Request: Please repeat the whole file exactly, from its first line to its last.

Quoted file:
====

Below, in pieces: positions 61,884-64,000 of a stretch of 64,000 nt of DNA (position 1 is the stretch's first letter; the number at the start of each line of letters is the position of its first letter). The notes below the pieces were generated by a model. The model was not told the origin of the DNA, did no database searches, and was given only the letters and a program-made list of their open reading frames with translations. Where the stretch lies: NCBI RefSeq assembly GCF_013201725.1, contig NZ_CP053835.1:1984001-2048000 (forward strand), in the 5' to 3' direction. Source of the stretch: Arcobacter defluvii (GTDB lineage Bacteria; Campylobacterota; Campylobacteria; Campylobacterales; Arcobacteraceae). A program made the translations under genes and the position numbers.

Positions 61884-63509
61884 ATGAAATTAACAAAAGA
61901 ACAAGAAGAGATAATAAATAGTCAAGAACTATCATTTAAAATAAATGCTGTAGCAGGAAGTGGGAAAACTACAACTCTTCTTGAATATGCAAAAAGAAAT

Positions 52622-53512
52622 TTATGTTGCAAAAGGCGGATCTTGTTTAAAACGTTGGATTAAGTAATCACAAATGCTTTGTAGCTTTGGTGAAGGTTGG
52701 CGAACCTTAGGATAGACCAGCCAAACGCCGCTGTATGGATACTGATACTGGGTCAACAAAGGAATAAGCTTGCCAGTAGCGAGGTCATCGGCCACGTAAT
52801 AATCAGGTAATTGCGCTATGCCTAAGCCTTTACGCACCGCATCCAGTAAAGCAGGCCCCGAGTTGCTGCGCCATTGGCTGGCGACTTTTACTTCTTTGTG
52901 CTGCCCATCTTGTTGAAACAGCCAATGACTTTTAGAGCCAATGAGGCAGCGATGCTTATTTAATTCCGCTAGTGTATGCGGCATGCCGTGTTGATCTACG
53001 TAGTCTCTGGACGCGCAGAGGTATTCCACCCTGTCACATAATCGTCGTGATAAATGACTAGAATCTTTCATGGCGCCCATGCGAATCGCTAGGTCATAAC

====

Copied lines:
Below, in pieces: positions 61,884-64,000 of a stretch of 64,000 nt of DNA (position 1 is the stretch's first letter; the number at the start of each line of letters is the position of its first letter). The notes below the pieces were generated by a model. The model was not told the origin of the DNA, did no database searches, and was given only the letters and a program-made list of their open reading frames with translations. Where the stretch lies: NCBI RefSeq assembly GCF_013201725.1, contig NZ_CP053835.1:1984001-2048000 (forward strand), in the 5' to 3' direction. Source of the stretch: Arcobacter defluvii (GTDB lineage Bacteria; Campylobacterota; Campylobacteria; Campylobacterales; Arcobacteraceae). A program made the translations under genes and the position numbers.

Positions 61884-63509
61884 ATGAAATTAACAAAAGA
61901 ACAAGAAGAGATAATAAATAGTCAAGAACTATCATTTAAAATAAATGCTGTAGCAGGAAGTGGGAAAACTACAACTCTTCTTGAATATGCAAAAAGAAAT

Positions 52622-53512
52622 TTATGTTGCAAAAGGCGGATCTTGTTTAAAACGTTGGATTAAGTAATCACAAATGCTTTGTAGCTTTGGTGAAGGTTGG
52701 CGAACCTTAGGATAGACCAGCCAAACGCCGCTGTATGGATACTGATACTGGGTCAACAAAGGAATAAGCTTGCCAGTAGCGAGGTCATCGGCCACGTAAT
52801 AATCAGGTAATTGCGCTATGCCTAAGCCTTTACGCACCGCATCCAGTAAAGCAGGCCCCGAGTTGCTGCGCCATTGGCTGGCGACTTTTACTTCTTTGTG
52901 CTGCCCATCTTGTTGAAACAGCCAATGACTTTTAGAGCCAATGAGGCAGCGATGCTTATTTAATTCCGCTAGTGTATGCGGCATGCCGTGTTGATCTACG
53001 TAGTCTCTGGACGCGCAGAGGTATTCCACCCTGTCACATAATCGTCGTGATAAATGACTAGAATCTTTCATGGCGCCCATGCGAATCGCTAGGTCATAAC